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Monday 10 December 2018

EU faces new pressure to end duties on Russian fertilisers

Sarah Collins

Pressure is growing on EU trade officials to end long-running anti-dumping duties on Russian ammonium nitrate fertilisers.

Irish farmers and diplomats have long been lobbying the EU to end the measures, in place since 1994.

The bloc says Russian companies had been flogging exports at lower prices than at home, and renewed the duties in 2014. They come up for review in November.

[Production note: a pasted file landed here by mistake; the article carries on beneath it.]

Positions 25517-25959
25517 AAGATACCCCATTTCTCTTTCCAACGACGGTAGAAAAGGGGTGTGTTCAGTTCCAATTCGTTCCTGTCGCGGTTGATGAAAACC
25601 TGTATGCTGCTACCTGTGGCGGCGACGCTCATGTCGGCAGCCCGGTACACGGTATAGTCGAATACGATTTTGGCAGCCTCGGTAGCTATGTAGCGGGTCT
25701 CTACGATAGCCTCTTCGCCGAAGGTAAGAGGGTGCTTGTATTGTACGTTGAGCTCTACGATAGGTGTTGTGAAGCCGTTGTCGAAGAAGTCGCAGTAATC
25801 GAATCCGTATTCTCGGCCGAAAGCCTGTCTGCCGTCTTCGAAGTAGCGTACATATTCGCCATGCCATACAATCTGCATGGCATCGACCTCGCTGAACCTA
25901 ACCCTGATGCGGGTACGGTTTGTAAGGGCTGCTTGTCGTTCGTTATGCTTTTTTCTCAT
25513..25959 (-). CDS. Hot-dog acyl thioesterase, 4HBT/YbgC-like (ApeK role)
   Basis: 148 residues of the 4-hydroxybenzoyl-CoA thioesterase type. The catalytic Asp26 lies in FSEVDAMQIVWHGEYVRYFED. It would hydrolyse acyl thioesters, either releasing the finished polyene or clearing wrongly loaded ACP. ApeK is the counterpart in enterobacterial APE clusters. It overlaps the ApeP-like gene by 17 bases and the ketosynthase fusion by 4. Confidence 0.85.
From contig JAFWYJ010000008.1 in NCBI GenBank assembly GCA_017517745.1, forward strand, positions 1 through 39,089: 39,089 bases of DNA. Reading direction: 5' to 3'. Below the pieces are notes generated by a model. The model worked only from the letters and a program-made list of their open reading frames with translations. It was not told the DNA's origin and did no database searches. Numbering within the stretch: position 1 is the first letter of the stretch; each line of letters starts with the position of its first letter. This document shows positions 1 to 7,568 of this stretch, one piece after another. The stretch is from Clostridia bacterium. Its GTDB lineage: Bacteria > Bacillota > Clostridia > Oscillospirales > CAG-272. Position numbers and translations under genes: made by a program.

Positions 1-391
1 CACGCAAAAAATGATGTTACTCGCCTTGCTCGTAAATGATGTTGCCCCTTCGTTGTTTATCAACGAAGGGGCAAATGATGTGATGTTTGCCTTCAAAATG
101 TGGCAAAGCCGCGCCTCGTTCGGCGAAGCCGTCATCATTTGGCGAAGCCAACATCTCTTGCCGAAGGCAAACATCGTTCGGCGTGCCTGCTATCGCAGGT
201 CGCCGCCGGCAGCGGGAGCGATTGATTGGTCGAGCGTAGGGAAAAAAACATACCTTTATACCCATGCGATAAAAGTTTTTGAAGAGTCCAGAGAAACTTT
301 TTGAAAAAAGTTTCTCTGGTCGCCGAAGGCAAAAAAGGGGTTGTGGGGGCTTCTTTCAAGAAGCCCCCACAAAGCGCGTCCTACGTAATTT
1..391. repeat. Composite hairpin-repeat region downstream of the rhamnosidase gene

EU sources say it is no longer just an “Irish issue”, while news magazine Politico reported this week that farmers’ unions across the bloc are supporting the call.

But some EU commissioners and many big producers — such as the UK’s Grow How, global agri-giant Yara and Poland’s Grupa Azoty Zakłady Azotowe — fear ending the duties would allow Russian companies to undercut them again.

Fertiliser is the second-largest expenditure on Irish farms, with prices rising at twice the rate of other farm costs, according to the IFA.

New EU limits on cadmium in fertiliser imports could further raise costs for farmers, as the only country where cadmium levels in soil naturally respect the limit is Russia.

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